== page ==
Haptic Rendering: Foundations, Algorithms and Applications
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For a long time, human beings have dreamed of a virtual world where it is possible to interact with synthetic entities as if they were real. It has been shown that the ability to touch virtual objects increases the sense of presence in virtual environments. This book provides an authoritative overview of state-of-theart haptic rendering algorithms and their applications. The authors examine various approaches and techniques for designing touch-enabled interfaces for a number of applications, including medical training, model design, and maintainability analysis for virtual prototyping, scientific visualization, and creative processes.
expected to be ventriloquized spatially toward the location of the incongruent visual distractor [Bertelson and de Gelder 04]. When the visual distractor is placed at a diﬀerent elevation from the vibrotactile target, but still close to it (i.e., on the same hand), the latter may be mislocalized toward the former. Such spatial ventriloquism, should it occur, might lead to errors in participants’ responses, or simply to their ﬁnding it harder (and therefore taking more time) to discriminate the
we rate the thermal resistance of the coil as 7.5◦ /W. A time constant of 160 s was determined for the actuator. The thermal model can be used for open loop tracking of device temperature to ensure operation within thermal limits. Embedded Sensors. In the new device, miniature interferometric optical encoders from Micro-E Inc. were integrated inside to allow the ﬁngers close ✐ ✐ ✐ ✐ ✐ ✐ ✐ ✐ 4.3. Design of a Multifinger Haptic Device 73 140 100 o temperature | C| 120 80 60 40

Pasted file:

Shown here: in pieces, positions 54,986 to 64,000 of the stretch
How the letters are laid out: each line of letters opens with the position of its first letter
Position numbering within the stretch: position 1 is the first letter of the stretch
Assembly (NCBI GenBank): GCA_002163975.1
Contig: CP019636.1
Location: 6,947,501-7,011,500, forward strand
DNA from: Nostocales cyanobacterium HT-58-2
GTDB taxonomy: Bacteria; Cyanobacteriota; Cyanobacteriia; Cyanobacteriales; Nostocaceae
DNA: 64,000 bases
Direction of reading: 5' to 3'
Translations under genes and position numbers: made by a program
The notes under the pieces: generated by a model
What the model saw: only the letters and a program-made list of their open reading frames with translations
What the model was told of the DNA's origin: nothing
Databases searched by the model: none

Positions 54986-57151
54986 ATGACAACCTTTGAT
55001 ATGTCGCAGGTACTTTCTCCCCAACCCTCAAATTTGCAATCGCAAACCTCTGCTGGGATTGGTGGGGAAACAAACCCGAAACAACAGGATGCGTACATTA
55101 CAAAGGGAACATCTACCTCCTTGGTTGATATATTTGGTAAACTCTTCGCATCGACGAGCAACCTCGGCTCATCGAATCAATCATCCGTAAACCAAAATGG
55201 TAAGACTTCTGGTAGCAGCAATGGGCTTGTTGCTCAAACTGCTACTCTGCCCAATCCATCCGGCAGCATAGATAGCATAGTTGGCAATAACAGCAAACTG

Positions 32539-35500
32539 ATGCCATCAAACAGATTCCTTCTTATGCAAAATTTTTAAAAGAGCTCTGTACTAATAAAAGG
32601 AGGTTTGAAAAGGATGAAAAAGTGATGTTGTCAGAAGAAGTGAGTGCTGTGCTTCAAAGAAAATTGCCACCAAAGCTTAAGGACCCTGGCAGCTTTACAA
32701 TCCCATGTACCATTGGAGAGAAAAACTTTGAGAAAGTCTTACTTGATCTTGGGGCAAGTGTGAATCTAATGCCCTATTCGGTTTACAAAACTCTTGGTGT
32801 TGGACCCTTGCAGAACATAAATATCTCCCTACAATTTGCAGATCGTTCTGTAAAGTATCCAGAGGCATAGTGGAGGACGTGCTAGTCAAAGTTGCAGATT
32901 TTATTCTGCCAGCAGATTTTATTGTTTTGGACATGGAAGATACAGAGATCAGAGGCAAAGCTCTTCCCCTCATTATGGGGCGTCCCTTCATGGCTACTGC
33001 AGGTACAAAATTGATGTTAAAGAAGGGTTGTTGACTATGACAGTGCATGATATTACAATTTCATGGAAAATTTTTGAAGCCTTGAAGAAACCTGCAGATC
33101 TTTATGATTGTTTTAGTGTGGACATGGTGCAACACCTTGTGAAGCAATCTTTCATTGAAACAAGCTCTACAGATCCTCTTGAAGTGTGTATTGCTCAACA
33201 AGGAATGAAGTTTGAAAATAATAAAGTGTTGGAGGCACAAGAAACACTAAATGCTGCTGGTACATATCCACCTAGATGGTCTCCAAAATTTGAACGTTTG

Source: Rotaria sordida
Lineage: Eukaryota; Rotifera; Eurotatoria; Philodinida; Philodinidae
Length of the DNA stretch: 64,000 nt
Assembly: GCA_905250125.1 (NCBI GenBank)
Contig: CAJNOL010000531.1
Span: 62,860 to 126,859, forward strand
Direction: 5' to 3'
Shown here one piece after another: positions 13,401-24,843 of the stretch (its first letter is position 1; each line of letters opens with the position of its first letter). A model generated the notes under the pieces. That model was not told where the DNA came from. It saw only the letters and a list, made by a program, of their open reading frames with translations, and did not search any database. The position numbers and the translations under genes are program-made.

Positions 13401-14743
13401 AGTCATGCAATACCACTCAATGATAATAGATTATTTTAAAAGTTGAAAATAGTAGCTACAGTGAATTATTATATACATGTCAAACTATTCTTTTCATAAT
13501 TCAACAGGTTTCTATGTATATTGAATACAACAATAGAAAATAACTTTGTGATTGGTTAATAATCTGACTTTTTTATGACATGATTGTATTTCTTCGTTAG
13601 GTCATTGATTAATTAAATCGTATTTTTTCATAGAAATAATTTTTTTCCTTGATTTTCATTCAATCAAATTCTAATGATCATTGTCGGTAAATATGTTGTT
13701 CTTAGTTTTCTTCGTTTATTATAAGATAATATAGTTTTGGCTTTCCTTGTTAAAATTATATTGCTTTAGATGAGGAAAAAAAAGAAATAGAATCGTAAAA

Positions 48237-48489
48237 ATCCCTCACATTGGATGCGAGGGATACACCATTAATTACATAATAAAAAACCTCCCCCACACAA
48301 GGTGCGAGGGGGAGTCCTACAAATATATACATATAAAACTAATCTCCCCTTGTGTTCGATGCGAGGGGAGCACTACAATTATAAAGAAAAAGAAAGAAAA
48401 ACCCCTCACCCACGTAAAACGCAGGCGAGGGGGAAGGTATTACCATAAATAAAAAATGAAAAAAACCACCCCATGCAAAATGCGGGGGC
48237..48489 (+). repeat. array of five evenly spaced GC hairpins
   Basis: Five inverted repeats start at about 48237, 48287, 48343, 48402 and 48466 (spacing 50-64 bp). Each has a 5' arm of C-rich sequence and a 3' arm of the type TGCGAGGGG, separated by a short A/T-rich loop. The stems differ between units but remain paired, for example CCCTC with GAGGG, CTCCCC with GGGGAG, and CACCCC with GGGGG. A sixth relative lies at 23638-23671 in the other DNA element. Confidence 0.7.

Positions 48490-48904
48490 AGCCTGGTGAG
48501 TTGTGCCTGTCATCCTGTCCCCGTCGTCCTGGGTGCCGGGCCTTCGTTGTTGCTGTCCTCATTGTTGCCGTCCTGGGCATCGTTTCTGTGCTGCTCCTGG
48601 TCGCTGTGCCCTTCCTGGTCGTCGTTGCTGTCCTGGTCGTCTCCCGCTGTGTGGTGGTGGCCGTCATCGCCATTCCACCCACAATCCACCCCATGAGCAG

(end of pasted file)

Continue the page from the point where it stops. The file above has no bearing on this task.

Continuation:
explored the surface with a bare ﬁnger, with a ﬁxed mechanical ﬁlter between the drum and the ﬁnger to eliminate shear forces, and with a mechanical ﬁlter free to ﬂoat. The subject performance dropped signiﬁcantly when the shear forces were masked with the ﬁxed mechanical ﬁlter. Taken together, these studies underscore the importance of ﬁngerpad shear forces in texture perception, but do not indicate whether shear force modulation alone would be suﬃcient to display texture. 6.2 Friction
only positive (left-to-right) forces; negative forces were recorded as zero. Because data was collected continually throughout each trial, the relevant normal and friction force data needed to be deciphered. Relevant data was extracted by placing thresholds (Figure 6.22) on both ﬁnger velocity and friction force. Data points were neglected if the ﬁnger velocity was less than 20.3 mm/s (0.8 in/s). This threshold ensured that we were measuring kinematic, rather than static, friction and also helped
Klatzky and S. Lederman When people interact with objects in the world using their sense of touch, contact is often made with a tool. We use a key to open a door, a pencil to write on paper, or a spoon to stir a pot. As David Katz [Katz 25] observed, under these circumstances our phenomenology—our immediate experience of the world—concerns the touched surface, not the tool, which in some sense is transparent to the act of touching. The issues addressed in this chapter begin with this